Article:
When sound, Dent, a Chicago end, is perhaps second in the NFL only to Chicago linebacker Mike Singletary as a defensive force.
The Bears are still alive only because the Philadelphia Eagles self-destructed in a dense Soldier Field cloud Saturday, 20-12.
On 10 possessions, the Eagles were inside the Chicago 25 and in position to score 70 points. On 5 possessions, they got inside the Bear 11. On 2, they were inside the 5. And they never made a touchdown.
It wasn’t the Chicago defense that stopped them, it was Eagle playoff jitters, which led to critical penalties, dropped passes and other errors of execution by a young team.
Offensively, the Bears capitalized only twice on Philadelphia’s surprisingly inept pass defense but two big plays were enough.
The 49ers will be tougher.
In the AFC, the Cincinnati Bengals made the NFL’s final four Saturday with a first half in which they looked like a pro football team should look.
Before ousting Seattle, 21-13, the Bengals opened a 21-0 lead with brilliant no-huddle plays that were seldom hobbled by Seattle Coach Chuck Knox’s fake-injury defense.
The Seahawks faked their injuries only before third-down plays on a day when the Bengals drove to their 3 touchdowns on mostly second-down plays.
The purpose of Coach Sam Wyche’s no-huddle offense in Cincinnati is to prevent situation substitutions by the defense.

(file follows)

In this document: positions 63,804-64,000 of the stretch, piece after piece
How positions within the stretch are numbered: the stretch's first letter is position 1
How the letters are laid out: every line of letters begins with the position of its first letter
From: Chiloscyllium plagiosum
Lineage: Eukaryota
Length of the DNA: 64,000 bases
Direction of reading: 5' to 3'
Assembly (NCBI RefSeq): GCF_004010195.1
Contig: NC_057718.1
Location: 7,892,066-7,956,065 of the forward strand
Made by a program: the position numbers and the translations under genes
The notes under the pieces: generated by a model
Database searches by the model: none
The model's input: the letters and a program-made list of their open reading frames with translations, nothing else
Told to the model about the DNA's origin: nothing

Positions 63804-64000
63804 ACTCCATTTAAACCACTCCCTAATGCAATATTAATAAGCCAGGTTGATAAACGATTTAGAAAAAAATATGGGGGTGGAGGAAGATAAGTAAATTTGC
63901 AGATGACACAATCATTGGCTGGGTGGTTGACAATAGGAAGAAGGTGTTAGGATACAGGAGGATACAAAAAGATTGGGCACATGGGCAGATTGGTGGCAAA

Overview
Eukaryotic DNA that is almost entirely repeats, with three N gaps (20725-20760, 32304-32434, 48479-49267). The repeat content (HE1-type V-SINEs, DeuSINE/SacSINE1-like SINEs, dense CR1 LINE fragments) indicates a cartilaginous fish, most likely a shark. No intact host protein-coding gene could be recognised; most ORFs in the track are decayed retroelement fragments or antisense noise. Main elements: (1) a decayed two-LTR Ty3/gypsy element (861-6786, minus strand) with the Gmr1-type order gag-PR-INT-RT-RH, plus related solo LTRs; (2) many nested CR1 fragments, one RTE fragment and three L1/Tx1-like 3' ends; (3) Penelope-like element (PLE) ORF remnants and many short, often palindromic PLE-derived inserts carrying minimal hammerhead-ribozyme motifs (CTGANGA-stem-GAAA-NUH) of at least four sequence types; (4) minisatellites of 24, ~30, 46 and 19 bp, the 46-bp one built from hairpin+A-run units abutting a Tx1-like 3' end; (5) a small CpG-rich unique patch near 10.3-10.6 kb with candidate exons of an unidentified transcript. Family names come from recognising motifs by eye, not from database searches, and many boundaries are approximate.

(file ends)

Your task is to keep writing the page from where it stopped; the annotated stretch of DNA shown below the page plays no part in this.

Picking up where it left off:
Knox’s fakes were called to give him time to make such substitutions. Technically, faking injuries is illegal. But most pro athletes hold that all is fair in love or war or football. Or baseball.
For example, most outfielders and most wide receivers routinely pretend that a trapped ball is a catch.
In any case, Knox got by with a novel defense for a day, which was the whole idea.
He simply didn’t have enough team under him.
Wyche not only attacks with the most advanced offensive scheme in football, he does it with extraordinary blockers, backs and receivers.
In Buffalo Sunday, the Houston Oilers--like the Eagles on Saturday--self-destructed.
The difference was that leadership problems took Houston out of the playoffs, 17-10, whereas young-team jitters had beaten Philadelphia.
Coach Jerry Glanville has both experience and talent on the Houston team--more of either than Buffalo--but on offense, the Oilers again used the league’s best power personnel to play finesse football.
And this time it cost them.
With three or four Pro Bowl blockers and three fast, hard-running backs--Alonzo Highsmith, Allen Pinckett and Mike Rozier--the Oilers are ideally suited to run off tackle, around end and up the middle with either power plays or counter plays, or misdirection.
Instead, in their basic scheme, they again lined up four receivers and called either long passes or draw plays and other fake passes.
This wasn’t good enough.
The Oilers also suffered a blocked punt and a blocked field goal--another sign of leadership problems. Kicks are seldom blocked in well run organizations.
Worst of all, Houston lost a touchdown on an option misplay, a wild lateral.
The fact is that the option doesn’t belong in the NFL. There isn’t enough time in a practice week for a pro team to polish, along with everything else, option plays. Or wishbone plays of the kind Indianapolis uses.
Houston’s only weakness is a rather weak pass rush. And speaking of leadership as a factor in football, Buffalo Coach Marv Levy, obviously aware of the one Oiler trouble area, came out throwing with Jim Kelly.
Using passes to set up runs, the Bills scored just often enough to win.